NEW YORK/CHARLOTTE, N.C, Feb 4 (Reuters) - A group of mortgage-backed securities investors says Bank of America Corp failed to buy back more than $30 billion in loans from investors after the bank modified the mortgages to reduce borrower payments.
The allegation, made in a letter sent to a New York state judge on Friday, is the latest legal volley over a proposed $8.5 billion settlement that would help the bank, No. 2 in the United States by assets, resolve investor claims from its 2008 purchase of subprime lender Countrywide Financial.
The letter was written by attorneys for the Federal Home Loan Banks of Boston, Indianapolis and Chicago and for Triaxx funds. They are part of a group that has objected to the proposed settlement. The letter says the trustee who negotiated the pact, the Bank of New York Mellon Corp, should investigate the group’s claims.
If the settlement receives court approval, it would help Bank of America put to bed one more claim stemming from its disastrous Countrywide acquisition. If it doesn‘t, the bank could face an even higher legal tab.
The letter also accused Bank of America of self-dealing in connection with the loan modifications, saying it modified first mortgages, which were owned by investors, but left home equity loans owned by Bank of America intact.
“Modifying mortgages for homeowners in severe distress is critical to the ongoing economic recovery and is encouraged by government at all levels,” Bank of America spokesman Lawrence Grayson said in response to the letter. “It is difficult to see how federally regulated entities like the Federal Home Loan banks would seek to attack that practice, which helps families to stay in their homes and in no way violated the contracts at issue.”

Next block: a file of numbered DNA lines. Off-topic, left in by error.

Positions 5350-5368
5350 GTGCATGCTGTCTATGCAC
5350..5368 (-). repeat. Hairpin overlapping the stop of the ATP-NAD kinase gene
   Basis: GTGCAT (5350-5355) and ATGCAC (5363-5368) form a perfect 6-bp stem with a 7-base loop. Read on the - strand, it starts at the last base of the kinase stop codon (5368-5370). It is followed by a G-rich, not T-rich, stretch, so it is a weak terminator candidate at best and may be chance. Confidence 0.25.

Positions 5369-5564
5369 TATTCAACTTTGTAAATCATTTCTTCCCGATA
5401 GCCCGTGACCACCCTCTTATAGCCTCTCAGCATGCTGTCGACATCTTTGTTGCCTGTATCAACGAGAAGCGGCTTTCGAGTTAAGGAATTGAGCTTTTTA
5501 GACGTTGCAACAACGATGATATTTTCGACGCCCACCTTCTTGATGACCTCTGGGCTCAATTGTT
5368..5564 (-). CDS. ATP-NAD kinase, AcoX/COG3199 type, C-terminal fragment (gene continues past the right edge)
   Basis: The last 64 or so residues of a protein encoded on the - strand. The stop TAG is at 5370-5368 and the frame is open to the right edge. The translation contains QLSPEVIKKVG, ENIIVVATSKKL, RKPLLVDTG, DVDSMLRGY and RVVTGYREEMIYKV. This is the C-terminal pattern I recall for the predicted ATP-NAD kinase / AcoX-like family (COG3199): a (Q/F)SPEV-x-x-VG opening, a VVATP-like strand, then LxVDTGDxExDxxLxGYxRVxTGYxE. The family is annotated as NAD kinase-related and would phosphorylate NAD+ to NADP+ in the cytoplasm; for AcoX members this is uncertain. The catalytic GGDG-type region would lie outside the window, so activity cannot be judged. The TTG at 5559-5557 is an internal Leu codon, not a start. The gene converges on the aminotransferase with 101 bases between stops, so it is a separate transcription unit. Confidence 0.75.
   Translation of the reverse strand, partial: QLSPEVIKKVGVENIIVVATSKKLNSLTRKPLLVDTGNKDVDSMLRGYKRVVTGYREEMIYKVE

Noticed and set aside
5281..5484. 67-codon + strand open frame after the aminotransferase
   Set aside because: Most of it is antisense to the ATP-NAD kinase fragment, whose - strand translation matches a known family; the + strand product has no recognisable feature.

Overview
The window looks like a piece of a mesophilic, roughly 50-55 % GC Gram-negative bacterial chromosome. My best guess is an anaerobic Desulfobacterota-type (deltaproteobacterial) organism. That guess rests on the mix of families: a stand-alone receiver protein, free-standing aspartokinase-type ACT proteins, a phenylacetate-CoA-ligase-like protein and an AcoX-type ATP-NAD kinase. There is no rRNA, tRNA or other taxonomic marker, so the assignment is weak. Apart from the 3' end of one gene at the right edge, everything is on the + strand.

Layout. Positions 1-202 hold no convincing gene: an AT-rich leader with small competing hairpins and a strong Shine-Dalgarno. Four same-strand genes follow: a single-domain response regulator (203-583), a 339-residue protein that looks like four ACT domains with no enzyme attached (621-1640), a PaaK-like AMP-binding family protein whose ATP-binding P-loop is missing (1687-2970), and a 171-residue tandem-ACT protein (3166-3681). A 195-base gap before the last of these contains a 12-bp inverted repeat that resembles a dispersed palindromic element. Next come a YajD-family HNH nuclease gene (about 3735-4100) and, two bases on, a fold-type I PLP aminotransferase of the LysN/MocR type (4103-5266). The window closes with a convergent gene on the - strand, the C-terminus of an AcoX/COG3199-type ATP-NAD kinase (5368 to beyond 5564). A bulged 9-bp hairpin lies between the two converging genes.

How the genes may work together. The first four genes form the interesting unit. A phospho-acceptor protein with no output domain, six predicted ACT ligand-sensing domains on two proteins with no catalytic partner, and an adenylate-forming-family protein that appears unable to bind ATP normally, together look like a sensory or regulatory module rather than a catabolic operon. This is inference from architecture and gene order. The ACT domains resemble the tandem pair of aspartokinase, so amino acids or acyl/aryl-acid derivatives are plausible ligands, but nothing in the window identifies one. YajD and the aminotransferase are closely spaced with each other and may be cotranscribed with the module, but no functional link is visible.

In one example cited in Friday’s letter, a loan was reduced to $243,703 from $639,581, resulting in a more than $400,000 loss to a 2006 trust, while Countrywide’s $82,850 second lien on the property was not modified.
“A short sale or foreclosure would have been a much better strategy than loan modification,” according to the letter. Recent activity suggests the property is worth between $550,000 and $650,000, it said.
Grayson denied the bank engaged in self-dealing or put the bank’s interests above those of investors. Grayson said the three loans cited as examples in the letter had their second lien loans modified.
Under the proposed settlement, Bank of America would pay $8.5 billion to settle claims that its Countrywide unit sold low-quality mortgage-backed securities that went bad when the housing boom collapsed.
The proposed settlement, announced in June 2011, was negotiated by Bank of New York Mellon as trustee for 530 residential mortgage-securitization trusts, with an estimated $174 billion of unpaid principal.
Twenty-two institutional investors, including BlackRock Inc , MetLife Inc and Allianz SE’s Pacific Investment Management Co, reached the $8.5 billion settlement.
Kathy Patrick, of the law firm Gibbs & Bruns, who represents the 22 institutional investors, said the issues raised in the letter date back to 2009 and were considered fully at the time of the settlement. “That Triaxx seeks to resurrect this issue more than three years later says more about its litigation tactics than it does about the settlement,” Patrick said.
Justice Barbara Kapnick of New York State Supreme Court in Manhattan must decide whether to approve the deal.
A hearing is scheduled in the case for Thursday.